RFID - Best to be on the Right Side of the Law
Mar 27, 2007
The prices of RFID tags and systems vary widely between applicational sectors. To some extent this is driven by their various levels of required complexity but the primary driving force is the competitive landscape of both the user and the supplier. Electronic Article Surveillance labels are anti-theft devices that are not RFID because they have no ID. They are simply detected as there or not there. However, there are lessons for RFID in the history of anti-theft labels because they work at radio frequencies and are made in a similar way to the label and label-like products that are the future of highest volume RFID. Because they have been around for longer and employ cheaper components, they are sold at the prices and volumes that the highest volume RFID tags will only achieve in many years from now. To some extent, they show the road ahead. Then we have the leading types of RFID tag sold today. Not surprisingly, the lower the price of these, the higher the volume being sold in 2007, as the figure shows. No matter that many of the EAS and RFID food labels are mandated by the major retailers, they all lie on one broad price volume sensitivity curve.
In a different world lie RFID tags and attendant systems demanded by law, notably for animals. In Canada, Uruguay and many other countries, cattle must be tagged by law. Allflex of Australia is in the lead here, with Aleis of Australia and Automatic ID of Canada among the leaders. In Australia it was cattle tagged by law from 2005 but racehorses from an earlier date. In New Zealand it is dogs as of 2006, because of disease control. In other countries the tagging is required as a pet passport, a proof of rabies vaccination or even proof of payment for a dog license. With livestock, the tagging of all four-legged animals can usually be expected to follow the tagging of cattle but the European Community will reverse the order, the tagging of cattle becoming law in 2010, after the tagging of other livestock becomes law in 2008.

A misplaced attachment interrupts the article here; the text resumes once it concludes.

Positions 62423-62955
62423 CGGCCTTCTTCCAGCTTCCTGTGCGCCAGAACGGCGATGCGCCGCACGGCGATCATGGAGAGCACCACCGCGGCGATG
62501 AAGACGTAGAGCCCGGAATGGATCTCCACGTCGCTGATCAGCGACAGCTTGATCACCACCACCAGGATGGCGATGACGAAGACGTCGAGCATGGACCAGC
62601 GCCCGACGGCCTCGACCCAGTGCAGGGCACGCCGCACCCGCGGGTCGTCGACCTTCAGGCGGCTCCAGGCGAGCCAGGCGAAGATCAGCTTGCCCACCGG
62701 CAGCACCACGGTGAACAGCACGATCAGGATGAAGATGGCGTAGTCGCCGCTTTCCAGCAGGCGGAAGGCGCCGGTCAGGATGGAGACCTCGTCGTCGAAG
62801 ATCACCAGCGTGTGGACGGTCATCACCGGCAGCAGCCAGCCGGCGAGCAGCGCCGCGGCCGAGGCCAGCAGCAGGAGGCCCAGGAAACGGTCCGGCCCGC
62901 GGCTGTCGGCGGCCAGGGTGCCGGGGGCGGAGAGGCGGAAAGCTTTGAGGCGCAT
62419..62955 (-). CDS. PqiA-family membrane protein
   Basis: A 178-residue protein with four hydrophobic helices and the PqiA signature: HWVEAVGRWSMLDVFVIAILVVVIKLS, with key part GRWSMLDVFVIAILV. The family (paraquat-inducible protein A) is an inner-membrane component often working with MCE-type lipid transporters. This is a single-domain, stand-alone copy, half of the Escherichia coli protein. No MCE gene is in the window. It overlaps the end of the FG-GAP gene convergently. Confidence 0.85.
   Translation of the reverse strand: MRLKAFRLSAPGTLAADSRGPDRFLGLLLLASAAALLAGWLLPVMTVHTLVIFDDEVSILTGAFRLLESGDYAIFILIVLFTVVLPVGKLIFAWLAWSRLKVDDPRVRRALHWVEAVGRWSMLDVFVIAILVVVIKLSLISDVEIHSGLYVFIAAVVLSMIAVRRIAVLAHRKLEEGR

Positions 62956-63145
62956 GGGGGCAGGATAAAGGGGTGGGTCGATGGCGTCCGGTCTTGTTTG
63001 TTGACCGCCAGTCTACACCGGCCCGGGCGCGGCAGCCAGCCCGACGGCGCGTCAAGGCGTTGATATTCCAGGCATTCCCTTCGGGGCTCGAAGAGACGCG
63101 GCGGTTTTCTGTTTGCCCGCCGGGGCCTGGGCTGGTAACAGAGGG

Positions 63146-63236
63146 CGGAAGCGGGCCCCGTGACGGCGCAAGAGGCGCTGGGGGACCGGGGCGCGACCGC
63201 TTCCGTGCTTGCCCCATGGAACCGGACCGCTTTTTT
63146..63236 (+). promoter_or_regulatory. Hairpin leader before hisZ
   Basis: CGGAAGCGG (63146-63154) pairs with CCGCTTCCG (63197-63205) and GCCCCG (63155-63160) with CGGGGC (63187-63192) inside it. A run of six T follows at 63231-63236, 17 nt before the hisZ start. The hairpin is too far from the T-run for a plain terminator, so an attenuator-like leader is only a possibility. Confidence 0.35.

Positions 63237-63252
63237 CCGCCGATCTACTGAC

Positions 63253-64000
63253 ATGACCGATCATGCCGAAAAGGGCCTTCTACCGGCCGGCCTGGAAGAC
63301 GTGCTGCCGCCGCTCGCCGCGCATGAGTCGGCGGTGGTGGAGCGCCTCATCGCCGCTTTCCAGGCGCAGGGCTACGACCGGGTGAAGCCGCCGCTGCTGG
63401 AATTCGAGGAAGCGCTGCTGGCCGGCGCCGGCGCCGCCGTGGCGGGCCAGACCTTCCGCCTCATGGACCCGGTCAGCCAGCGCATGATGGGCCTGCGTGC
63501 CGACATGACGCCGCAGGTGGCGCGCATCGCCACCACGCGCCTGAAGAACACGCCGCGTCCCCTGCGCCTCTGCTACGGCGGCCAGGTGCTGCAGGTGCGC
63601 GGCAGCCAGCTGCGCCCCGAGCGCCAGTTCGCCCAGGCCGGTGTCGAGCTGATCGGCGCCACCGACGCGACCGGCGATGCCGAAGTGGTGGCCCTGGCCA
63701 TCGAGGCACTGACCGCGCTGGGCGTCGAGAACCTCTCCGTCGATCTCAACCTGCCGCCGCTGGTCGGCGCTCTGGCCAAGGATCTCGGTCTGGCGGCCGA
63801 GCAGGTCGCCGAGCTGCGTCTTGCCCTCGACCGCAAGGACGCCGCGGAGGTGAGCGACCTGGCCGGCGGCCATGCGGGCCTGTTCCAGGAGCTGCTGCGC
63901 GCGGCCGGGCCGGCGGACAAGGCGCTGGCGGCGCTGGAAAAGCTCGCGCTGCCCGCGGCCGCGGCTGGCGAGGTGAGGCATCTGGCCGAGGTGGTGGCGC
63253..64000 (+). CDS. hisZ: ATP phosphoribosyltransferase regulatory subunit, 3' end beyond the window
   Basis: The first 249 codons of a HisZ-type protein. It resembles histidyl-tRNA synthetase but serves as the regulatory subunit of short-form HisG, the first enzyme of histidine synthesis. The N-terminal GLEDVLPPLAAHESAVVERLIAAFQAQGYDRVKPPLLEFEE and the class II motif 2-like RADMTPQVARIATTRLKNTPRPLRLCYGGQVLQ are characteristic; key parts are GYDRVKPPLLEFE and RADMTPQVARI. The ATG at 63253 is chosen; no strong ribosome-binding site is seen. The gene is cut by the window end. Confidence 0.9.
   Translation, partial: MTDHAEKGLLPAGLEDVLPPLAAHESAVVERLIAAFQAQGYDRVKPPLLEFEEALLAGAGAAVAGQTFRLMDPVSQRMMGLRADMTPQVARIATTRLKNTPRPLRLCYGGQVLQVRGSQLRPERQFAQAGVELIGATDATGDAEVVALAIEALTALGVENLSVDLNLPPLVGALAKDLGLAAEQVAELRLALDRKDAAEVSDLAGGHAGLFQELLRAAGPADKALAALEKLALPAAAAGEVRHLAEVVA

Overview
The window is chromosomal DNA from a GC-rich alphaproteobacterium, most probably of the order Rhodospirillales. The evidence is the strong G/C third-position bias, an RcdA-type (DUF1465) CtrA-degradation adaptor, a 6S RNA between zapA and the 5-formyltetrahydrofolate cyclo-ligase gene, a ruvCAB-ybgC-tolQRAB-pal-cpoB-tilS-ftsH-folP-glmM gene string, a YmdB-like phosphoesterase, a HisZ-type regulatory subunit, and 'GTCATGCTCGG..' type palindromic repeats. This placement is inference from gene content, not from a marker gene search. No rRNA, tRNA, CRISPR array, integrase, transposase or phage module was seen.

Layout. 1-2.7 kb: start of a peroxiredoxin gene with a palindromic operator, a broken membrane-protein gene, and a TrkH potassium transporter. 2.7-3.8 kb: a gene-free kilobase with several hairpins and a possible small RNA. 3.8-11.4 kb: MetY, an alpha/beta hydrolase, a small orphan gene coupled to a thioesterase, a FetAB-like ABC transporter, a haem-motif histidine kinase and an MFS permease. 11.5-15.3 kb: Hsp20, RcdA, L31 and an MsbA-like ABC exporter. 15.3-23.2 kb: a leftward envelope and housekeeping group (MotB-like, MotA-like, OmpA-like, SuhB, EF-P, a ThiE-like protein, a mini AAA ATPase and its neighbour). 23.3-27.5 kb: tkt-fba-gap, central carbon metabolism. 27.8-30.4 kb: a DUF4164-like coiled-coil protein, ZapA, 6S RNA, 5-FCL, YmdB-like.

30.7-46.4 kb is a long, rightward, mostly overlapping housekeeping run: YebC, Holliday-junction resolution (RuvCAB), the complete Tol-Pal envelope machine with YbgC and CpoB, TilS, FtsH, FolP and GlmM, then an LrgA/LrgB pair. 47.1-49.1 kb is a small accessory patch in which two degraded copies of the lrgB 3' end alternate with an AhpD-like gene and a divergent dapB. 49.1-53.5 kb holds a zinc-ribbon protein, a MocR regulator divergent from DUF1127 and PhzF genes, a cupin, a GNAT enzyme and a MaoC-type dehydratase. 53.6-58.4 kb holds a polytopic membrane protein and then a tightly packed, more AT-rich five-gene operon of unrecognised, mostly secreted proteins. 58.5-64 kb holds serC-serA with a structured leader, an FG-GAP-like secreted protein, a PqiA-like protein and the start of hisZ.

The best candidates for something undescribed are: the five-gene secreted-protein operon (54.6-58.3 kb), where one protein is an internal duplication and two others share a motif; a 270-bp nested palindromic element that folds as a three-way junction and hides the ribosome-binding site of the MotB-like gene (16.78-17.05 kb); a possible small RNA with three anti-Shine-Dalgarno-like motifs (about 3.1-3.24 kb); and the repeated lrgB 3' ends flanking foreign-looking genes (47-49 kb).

Add to that a buoyant "voluntary", but still government driven, market, where Digital Angel alone has landed orders for about $20 million for fish tagging systems in the USA in recent weeks and you have a higher price-volume sensitivity curve as we show in the diagram. IDTechEx expects this to continue, with nearly one billion animals tagged in 2017, not least because China will bring in its own laws. There are 150 million pet dogs in China and Sichuan province alone has more pigs than the whole of the USA. Then there is the challenge of tagging 25 billion chickens in China alone. Avian flu killed over 20 million people in 1919 with mortality of five percent of those infected. It has returned twice since then in milder form and now it is trying again. However, this time 61% of the 270 people infected have died. Lille wonder that governments are paying attention.
The bottom line is that it is best to supply RFID markets driven by law. In future, that may, for example, involve tires under the US TREAD Act, where Intermec and Advanced ID have the right technology. Next best is markets driven by robust government demand, such as the military sector where Lockheed Martin, Odin Technologies, Motorola and others lead the RFID pack.
For more read the new reports RFID Forecasts, Players, Opportunities 2007-2017 and RFID for Animals, Food and Farming 2007-2017 and attend RFID Europe in the UK on September 18-19 www.idtechex.com/rfideurope.